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Topical pain relieving creams are effective, study finds

A review conducted by Cochrane Researchers has shown that gels, creams and sprays that contain painkilling agents including ibuprofen, diclofenac, ketopfofen and piroxicam are safe to apply and are effective at relieving localized pain.

The research concluded that these non-steroidal anti-inflammatory topical drugs (NSAIDs) are more effective than placebos at relieving short-term localized pain with minimal side effects. Because these pain relievers are applied to the skin they pose less risk than their oral counterparts do because they do not reach high concentrations in the blood.

To conduct the study, 3,455 participants took part in 31 studies where they were either given a topical NSAIDs or a placebo to treat sprains, strains or sports injuries. The researchers found that the NSAIDs had reduced the pain by 50 percent or more in six out of ten cases, while the placebos only did so for four out of ten cases.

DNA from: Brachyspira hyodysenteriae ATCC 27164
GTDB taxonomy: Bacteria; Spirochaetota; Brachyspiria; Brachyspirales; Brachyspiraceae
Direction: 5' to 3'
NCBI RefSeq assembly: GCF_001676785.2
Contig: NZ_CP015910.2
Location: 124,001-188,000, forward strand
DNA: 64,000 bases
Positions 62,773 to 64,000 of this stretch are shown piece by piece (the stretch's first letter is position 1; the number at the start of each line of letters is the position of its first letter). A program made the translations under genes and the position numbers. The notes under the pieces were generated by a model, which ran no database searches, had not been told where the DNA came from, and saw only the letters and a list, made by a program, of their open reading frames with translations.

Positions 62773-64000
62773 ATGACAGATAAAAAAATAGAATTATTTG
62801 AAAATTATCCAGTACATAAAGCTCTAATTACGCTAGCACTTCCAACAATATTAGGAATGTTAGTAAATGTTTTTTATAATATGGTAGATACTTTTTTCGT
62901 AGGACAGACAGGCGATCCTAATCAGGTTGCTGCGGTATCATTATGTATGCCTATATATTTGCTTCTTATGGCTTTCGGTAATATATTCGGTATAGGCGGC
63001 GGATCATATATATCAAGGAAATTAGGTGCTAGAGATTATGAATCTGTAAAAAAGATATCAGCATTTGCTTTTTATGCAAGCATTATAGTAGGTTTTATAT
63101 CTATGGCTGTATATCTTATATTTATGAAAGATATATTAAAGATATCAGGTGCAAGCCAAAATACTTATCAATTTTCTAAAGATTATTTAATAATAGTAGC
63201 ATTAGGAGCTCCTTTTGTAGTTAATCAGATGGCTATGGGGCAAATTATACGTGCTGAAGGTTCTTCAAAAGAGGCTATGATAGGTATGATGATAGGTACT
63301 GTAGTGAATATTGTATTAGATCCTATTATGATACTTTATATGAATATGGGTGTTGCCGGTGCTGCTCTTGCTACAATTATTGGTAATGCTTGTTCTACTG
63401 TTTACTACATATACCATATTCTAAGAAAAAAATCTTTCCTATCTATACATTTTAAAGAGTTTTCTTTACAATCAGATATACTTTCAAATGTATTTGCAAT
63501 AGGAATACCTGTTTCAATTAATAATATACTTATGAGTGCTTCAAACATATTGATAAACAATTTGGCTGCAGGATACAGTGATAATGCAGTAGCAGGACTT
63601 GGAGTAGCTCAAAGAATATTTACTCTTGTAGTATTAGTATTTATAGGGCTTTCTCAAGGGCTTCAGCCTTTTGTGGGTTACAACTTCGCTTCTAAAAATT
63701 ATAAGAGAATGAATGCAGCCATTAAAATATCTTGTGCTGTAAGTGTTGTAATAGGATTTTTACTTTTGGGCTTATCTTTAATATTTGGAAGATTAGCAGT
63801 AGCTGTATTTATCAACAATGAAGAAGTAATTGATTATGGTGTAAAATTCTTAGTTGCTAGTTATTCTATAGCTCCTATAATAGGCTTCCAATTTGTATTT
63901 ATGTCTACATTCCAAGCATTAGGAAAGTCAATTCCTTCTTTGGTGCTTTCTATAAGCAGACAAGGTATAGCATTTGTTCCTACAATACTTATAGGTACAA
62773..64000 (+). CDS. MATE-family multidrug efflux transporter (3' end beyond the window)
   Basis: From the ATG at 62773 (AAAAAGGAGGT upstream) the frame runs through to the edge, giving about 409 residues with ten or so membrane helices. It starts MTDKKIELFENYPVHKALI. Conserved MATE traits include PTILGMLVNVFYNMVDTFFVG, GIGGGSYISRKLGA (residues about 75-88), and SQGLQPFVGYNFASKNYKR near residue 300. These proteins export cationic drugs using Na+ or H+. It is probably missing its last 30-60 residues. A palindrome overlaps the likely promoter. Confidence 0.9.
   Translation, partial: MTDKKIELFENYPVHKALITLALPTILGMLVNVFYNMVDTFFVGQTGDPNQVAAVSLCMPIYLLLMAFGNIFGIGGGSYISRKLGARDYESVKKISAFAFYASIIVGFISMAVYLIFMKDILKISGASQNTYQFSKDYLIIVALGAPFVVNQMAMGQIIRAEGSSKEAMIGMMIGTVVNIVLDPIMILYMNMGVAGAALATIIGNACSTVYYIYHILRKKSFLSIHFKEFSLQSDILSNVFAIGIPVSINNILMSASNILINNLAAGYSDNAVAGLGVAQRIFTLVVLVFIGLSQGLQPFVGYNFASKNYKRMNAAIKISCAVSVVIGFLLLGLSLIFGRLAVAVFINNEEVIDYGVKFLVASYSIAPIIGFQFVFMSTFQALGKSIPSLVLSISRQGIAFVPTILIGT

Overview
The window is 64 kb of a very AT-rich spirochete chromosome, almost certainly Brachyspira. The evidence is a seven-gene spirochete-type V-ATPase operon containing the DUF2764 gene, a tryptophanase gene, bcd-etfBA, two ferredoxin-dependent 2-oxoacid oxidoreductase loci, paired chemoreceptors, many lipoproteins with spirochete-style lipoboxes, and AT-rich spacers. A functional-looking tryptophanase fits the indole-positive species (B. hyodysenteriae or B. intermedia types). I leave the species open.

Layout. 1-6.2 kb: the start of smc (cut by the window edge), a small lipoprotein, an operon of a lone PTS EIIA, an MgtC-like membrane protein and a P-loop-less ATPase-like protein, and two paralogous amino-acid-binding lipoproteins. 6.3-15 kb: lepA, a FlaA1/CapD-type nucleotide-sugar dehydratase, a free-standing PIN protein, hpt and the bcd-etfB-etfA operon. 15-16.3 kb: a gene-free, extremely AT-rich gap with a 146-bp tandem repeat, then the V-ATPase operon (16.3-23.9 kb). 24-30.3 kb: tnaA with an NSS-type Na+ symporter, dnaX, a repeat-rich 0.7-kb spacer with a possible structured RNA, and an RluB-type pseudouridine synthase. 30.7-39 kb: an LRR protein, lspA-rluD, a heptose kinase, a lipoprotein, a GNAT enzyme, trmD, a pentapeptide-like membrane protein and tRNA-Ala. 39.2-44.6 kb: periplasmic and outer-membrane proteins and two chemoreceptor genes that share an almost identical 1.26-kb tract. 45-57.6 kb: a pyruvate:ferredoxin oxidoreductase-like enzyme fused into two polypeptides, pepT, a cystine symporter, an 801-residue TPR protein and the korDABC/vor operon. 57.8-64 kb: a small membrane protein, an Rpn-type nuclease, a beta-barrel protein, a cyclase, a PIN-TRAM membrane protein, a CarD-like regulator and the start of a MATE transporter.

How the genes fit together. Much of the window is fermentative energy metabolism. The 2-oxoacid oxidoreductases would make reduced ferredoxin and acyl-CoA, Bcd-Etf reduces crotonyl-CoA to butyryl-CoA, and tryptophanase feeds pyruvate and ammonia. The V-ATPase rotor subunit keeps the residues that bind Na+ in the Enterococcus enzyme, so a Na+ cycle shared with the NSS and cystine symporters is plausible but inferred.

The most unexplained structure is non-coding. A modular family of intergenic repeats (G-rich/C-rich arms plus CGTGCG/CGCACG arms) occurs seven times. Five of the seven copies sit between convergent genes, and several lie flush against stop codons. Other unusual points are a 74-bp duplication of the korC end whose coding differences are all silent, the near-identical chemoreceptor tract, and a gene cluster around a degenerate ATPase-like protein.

Although it was not possible to distinguish with exact certainty, diclofenac, ibuprofen, ketoprofen and piroxicam seemed to provide the best results.

Lead researcher, Andrew Moore, of the Pain Research and Nuffield Department of Anaesthetics at the University of Oxford, UK, said, "Our study confirms that some NSAIDs are effective topical treatments for acute pain of the type caused by a sports injury. "New formulations of topical NSAIDs are becoming available. We know relatively little about how these new formulations of drugs compare with older formulations, and this is an area that future research might address."

Very few side effects occured within the study, and were not very different in number as they were with the placebos. Since no serious adverse reactions were experienced by any of the participants, these topical pain relievers are a great alternative for people who don't cope well with oral NSAIDs, Moore added.

Materials for this article were acquired from Cochrane Database of Systematic Reviews 2010, Issue 6, via EurekaAlert!

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